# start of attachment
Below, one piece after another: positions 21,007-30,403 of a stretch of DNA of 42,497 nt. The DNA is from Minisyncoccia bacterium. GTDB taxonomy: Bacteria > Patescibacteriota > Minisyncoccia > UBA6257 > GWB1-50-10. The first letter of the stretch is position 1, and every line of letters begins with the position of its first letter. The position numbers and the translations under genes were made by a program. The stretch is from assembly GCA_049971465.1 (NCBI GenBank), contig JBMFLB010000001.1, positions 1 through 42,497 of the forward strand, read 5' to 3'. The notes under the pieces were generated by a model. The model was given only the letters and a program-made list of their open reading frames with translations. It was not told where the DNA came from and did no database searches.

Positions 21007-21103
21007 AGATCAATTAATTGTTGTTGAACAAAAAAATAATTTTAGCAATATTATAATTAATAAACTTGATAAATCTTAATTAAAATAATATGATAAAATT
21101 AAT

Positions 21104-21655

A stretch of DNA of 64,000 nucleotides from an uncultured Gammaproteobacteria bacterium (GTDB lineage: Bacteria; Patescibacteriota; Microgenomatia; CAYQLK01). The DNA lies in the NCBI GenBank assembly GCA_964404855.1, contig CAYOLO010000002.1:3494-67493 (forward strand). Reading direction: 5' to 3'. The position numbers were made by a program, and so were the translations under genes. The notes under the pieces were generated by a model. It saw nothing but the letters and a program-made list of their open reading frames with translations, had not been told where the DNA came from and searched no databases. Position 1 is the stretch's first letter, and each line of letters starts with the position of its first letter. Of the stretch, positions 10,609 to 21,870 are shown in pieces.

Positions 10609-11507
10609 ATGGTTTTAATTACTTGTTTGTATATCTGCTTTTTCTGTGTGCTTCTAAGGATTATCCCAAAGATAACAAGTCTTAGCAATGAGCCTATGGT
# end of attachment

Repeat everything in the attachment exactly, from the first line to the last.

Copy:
Below, one piece after another: positions 21,007-30,403 of a stretch of DNA of 42,497 nt. The DNA is from Minisyncoccia bacterium. GTDB taxonomy: Bacteria > Patescibacteriota > Minisyncoccia > UBA6257 > GWB1-50-10. The first letter of the stretch is position 1, and every line of letters begins with the position of its first letter. The position numbers and the translations under genes were made by a program. The stretch is from assembly GCA_049971465.1 (NCBI GenBank), contig JBMFLB010000001.1, positions 1 through 42,497 of the forward strand, read 5' to 3'. The notes under the pieces were generated by a model. The model was given only the letters and a program-made list of their open reading frames with translations. It was not told where the DNA came from and did no database searches.

Positions 21007-21103
21007 AGATCAATTAATTGTTGTTGAACAAAAAAATAATTTTAGCAATATTATAATTAATAAACTTGATAAATCTTAATTAAAATAATATGATAAAATT
21101 AAT

Positions 21104-21655

A stretch of DNA of 64,000 nucleotides from an uncultured Gammaproteobacteria bacterium (GTDB lineage: Bacteria; Patescibacteriota; Microgenomatia; CAYQLK01). The DNA lies in the NCBI GenBank assembly GCA_964404855.1, contig CAYOLO010000002.1:3494-67493 (forward strand). Reading direction: 5' to 3'. The position numbers were made by a program, and so were the translations under genes. The notes under the pieces were generated by a model. It saw nothing but the letters and a program-made list of their open reading frames with translations, had not been told where the DNA came from and searched no databases. Position 1 is the stretch's first letter, and each line of letters starts with the position of its first letter. Of the stretch, positions 10,609 to 21,870 are shown in pieces.

Positions 10609-11507
10609 ATGGTTTTAATTACTTGTTTGTATATCTGCTTTTTCTGTGTGCTTCTAAGGATTATCCCAAAGATAACAAGTCTTAGCAATGAGCCTATGGT